Packets that match those rules are thrown to the second part of Narus’ system—a collection of analytic processing systems—over a separate high-speed network backbone by way of messaging middleware similar to the transaction systems used in financial systems and commodity trading floors.
In the current generation of Narus’ system, the processing systems run on commodity Linux servers and re-assemble network sessions as they’re captured, mining them for metadata, file attachments, and other application data and then indexing and dumping that information to a searchable database.
There are a couple of trade-offs with Narus’ approach. For one thing, the number of rules loaded on the network-sensing machine directly impact how much traffic it can handle—the more rules, the more compute power burned and memory consumed per packet, and the fewer packets that can be handled simultaneously. When I interviewed Narus’ director of product management for cyber analytics Neil Harrington last year, he said that “with everything turned on” on a two-way, 10-gigabit Ethernet connection—that is, with all of the pre-configured filters turned on—”out of the possible 20 gigabits, we see about 12. If we turn off tag pairs that we’re not interested in, we can make it more efficient.”
This PDF contains slides that explain the system to some degree.
The Obama News.
Analysis — NSA leaker Edward Snowden’s revelations have forced President Barack Obama’s hand, leading the president to announce new reforms of the government’s classified surveillance programs.
After his administration issued repeated defenses of a National Security Agency monitoring program that collects Americans’ phone and Internet data, Obama announced during a press conference Friday afternoon that reforms to the system will make the collection activities more transparent and “give the American people additional confidence that there are additional safeguards against abuse.”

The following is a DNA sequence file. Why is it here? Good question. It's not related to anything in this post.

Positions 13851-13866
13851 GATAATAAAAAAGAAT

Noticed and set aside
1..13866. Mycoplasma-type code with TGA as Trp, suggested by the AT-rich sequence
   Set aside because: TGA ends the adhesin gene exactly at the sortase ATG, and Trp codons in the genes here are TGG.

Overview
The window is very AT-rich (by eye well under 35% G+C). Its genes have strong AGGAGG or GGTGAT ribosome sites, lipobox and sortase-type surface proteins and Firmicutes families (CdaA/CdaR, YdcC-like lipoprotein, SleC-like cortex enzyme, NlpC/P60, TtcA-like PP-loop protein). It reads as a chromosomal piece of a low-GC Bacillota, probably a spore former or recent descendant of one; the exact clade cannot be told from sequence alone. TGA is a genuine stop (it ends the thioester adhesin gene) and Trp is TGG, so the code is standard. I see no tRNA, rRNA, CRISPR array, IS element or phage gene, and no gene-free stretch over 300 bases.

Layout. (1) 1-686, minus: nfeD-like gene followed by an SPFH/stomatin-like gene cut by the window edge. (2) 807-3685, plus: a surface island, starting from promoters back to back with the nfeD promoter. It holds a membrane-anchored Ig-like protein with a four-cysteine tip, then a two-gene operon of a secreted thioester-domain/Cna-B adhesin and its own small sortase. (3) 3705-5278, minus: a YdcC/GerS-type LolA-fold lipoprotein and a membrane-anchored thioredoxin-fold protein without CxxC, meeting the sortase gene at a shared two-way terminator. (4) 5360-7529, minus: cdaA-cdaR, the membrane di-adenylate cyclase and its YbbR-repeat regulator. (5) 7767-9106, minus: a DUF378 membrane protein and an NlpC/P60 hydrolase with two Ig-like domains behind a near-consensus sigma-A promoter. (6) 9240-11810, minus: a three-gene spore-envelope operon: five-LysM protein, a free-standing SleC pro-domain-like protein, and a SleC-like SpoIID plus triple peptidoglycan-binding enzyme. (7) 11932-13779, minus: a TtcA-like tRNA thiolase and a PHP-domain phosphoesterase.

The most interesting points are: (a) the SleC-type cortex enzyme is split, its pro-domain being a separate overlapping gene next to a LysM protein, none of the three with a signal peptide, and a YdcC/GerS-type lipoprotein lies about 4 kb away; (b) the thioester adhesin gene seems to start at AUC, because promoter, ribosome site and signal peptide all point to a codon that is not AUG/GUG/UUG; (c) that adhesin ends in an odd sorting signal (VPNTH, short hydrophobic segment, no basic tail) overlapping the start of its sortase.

Obama said the changes will include changes to the Foreign Intelligence Surveillance Act (FISA) court system — which currently greenlights requests for data gathering — as well as the creation of both an internal NSA position devoted to privacy and an external working group to evaluate transparency in the program. Officials will also launch a new website next week that will serve as “a hub for further transparency” for interested members of the public.
“Given the history of abuse by governments, it’s right to ask questions about surveillance by governments, particularly as technology is reshaping every aspects of our lives,” he said.
Obama’s announcement comes even as Snowden — the defense-contractor-turned-fugitive who released information to reporters about the NSA’s monitoring programs — has been charged with theft of government property and two offenses under U.S. espionage law.
He continues to evade extradition to the United States under a temporary asylum granted by the Russian government – an agreement that prompted Obama to cancel a planned meeting with Russian President Vladimir Putin in protest.
Snowden has generated strong feelings in the wake of disclosures, with many lawmakers decrying him as treasonous for releasing the information while others have used the case to press their concerns about how the government is watching American citizens.
Obama bluntly rejected the idea Friday that Snowden’s actions were patriotic.
“No, I don’t think Mr. Snowden is a patriot,” he said, adding that he would have preferred a “lawful, orderly” debate over privacy concerns rather than finger-pointing in the wake of the leaks.